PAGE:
Joe Cunningham Details the Influence of Rush Limbaugh on Radio
The announcement by Rush Limbaugh that he was diagnosed with advanced-stage lung cancer hit the broadcasting community like a ton of bricks. As the highest-paid host of the most-listened-to syndicated radio show, Rush acknowledged the role that listeners played in his success. One of those listeners is a local conservative writer Joe Cunningham who had a lot to say about the impact he has had on the industry.
Listen to his full comments on KPEL's Acadiana's Morning News below:
RUSH: Ladies and gentlemen, this… This day has been one of the most difficult days in recent memory for me because I’ve known this moment was coming in the program today. Now, I’m sure that you all know by now, I really don’t like talking about myself, and I don’t like making things about me other than in the usual satirical, parodic, joking way.
I like this program to be about you and the things that matter to all of us. The one thing that I know that has happened over the 31-plus years of this program is that there has been an incredible bond that has developed between all of you and me. Now, this program’s 31 years old, and in those 31 years, there are people — you hear them call all the time — who have been listening to the whole time. They’ve been listening 30 years or 25 years.
I just had somebody say they’ve been here three years. But, whatever, it is a family-type relationship to me, and I’ve mentioned to you that this program and this job is what has provided me the greatest satisfaction and happiness that I’ve ever experienced, more than I ever thought that I would experience. So I have to tell you something today that I wish I didn’t have to tell you.
It’s a struggle for me because I had to inform my staff earlier today. I can’t escape… Even though people are telling me it’s not the way to look at it, I can’t help but feel that I’m letting everybody down with this. But the upshot is that I have been diagnosed with advanced lung cancer, diagnosis confirmed by two medical institutions back on January 20th. I first realized something was wrong on my birthday weekend, January 12th.
I wish I didn’t have to tell you this, and I thought about not telling anybody. I thought about trying to do this without anybody knowing, ’cause I don’t like making things about me. But there are going to be days that I’m not gonna be able to be here because I’m undergoing treatment or I’m reacting to treatment, and I know that that would inspire all kinds of curiosity with people wondering what’s going on.
And the worst thing that can happen is when there is something going on and you try to hide it and cover it up. It’s eventually gonna leak, and then people are gonna say, “Why didn’t you just say it? Why’d you try to fool everybody? ” It’s not that I want to fool anybody. It’s just that I don’t want to burden anybody with it, and I haven’t wanted to. But it is what it is. You know me; I’m the mayor of Realville.
So this has happened, and my intention is to come here every day I can and to do this program as normally and as competently and as expertly as I do each and every day because that is the source of my greatest satisfaction professionally, personally. I’ve had so much support from family and friends during this that it’s just been tremendous. I told the staff today that I have a deeply personal relationship with God that I do not proselytize about.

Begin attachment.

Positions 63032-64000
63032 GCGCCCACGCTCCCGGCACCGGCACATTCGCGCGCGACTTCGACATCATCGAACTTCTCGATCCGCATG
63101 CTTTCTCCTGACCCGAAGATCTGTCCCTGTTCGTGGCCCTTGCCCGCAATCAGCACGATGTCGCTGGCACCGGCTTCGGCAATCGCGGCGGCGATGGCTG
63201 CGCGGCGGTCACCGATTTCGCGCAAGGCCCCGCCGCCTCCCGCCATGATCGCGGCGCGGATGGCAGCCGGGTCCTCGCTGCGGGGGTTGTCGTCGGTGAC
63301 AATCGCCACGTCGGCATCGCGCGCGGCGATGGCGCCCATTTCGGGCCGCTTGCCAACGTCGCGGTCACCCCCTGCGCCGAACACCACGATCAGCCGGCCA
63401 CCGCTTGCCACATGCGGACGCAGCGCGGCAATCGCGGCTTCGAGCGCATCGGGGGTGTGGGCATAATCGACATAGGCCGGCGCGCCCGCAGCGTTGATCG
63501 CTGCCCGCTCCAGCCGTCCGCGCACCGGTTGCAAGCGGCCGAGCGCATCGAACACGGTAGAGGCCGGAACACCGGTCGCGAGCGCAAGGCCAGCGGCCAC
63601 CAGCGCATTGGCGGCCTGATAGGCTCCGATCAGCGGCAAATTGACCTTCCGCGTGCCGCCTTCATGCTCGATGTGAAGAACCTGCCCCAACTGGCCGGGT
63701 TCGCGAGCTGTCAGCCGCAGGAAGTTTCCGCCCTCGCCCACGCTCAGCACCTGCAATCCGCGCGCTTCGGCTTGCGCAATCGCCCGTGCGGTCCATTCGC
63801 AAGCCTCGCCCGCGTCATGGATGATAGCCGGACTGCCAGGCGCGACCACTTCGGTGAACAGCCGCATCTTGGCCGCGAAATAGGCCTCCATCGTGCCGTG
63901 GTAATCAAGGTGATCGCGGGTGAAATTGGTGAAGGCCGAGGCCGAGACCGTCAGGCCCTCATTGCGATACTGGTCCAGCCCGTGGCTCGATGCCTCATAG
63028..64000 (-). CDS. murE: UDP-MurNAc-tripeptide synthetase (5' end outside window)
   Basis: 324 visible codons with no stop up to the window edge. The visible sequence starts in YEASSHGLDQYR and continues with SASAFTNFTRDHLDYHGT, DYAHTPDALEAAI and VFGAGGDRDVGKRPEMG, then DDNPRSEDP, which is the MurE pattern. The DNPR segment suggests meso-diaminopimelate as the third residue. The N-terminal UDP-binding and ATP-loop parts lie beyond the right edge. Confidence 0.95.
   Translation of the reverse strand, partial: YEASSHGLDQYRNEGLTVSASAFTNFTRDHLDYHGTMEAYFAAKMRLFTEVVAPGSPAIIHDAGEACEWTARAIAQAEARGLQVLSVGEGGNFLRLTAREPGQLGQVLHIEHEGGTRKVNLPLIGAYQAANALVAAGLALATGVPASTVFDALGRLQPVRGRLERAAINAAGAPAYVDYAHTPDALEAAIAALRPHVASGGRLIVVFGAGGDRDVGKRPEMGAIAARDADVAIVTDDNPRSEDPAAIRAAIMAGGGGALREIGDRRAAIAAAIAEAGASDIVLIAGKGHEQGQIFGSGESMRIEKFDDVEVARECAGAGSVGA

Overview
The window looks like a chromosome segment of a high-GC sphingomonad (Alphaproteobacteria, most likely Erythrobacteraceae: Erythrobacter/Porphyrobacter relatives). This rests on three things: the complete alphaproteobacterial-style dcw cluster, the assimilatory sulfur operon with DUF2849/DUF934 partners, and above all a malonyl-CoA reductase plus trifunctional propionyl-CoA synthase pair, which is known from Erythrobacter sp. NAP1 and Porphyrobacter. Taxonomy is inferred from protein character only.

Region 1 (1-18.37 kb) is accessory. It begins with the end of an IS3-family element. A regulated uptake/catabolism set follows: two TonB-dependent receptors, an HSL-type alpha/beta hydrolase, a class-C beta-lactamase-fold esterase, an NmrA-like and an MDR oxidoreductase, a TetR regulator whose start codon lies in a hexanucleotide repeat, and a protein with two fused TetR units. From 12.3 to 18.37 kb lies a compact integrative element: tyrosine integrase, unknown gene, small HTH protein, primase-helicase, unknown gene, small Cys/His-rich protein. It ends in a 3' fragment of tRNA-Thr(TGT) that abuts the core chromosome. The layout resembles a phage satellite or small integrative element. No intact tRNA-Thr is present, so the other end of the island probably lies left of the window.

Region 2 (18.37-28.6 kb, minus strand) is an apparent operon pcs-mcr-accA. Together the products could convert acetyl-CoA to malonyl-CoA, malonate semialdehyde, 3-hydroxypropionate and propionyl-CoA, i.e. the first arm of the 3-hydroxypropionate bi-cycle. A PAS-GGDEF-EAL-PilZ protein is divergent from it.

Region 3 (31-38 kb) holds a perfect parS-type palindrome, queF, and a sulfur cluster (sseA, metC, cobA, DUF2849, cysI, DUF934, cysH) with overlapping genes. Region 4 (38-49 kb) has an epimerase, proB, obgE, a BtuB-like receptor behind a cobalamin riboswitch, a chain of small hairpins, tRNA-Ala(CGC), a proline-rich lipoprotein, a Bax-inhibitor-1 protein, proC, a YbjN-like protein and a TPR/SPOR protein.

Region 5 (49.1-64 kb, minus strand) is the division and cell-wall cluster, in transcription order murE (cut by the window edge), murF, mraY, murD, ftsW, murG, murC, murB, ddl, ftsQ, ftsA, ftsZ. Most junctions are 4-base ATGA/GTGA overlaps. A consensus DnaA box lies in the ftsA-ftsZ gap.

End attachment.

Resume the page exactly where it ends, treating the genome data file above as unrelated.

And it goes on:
But I do, and I have been working that relationship (chuckles) tremendously, which I do regularly anyway, but I’ve been focused on it intensely for the past couple of weeks. I know there are many of you in this audience who have experienced this, who are going through it yourselves at the same time. I am, at the moment, experiencing zero symptoms other than… Look, I don’t want to get too detailed in this.
What led to shortness of breath that I thought might have been asthma or — you know, I’m 69 — it could have been my heart. My heart’s in great shape, ticking away fine, squeezing and pumping great. It was not that. It was a pulmonary problem involving malignancy. So I’m gonna be gone the next couple days as we figure out the treatment course of action and have further testing done. But as I said, I’m gonna be here as often as I can.
And as is the case with everybody who finds themselves in this circumstance, you just want to push ahead and try to keep everything as normal as you can, which is something that I’m going to try to do. But I felt that I had to tell you because that’s the kind of relationship I feel like I have with those of you in this audience. I say it every Christmas, which is what I feel more thankful than as Thanksgiving.
And I feel thankful at Thanksgiving, but Christmas it really gets to me. But over the years, a lot of people have been very nice telling me how much this program has meant to them. But whatever that is, it pales in comparison to what you all have meant to me. And I can’t describe this. But I know you’re there every day. I can see you. It’s strange how, but I know you’re there.
I know you’re there in great numbers, and I know that you understand everything I say. The rest of the world may not when they hear it expressed a different way, but I know that you do. You’ve been one of the greatest sources of confidence that I’ve had in my life. So I hope I will be talking about this as little as necessary in the coming days.
But we’ve got a great bunch of doctors, a great team assembled. We’re at full-speed ahead on this, and it’s just now a matter of implementing what we are gonna be told later this week. So I’ll be back here. I hope I’ll be back Thursday. If not, it will be as soon as I can — and know that every day I’m not here, I’ll be thinking about you and missing you. Thank you very much.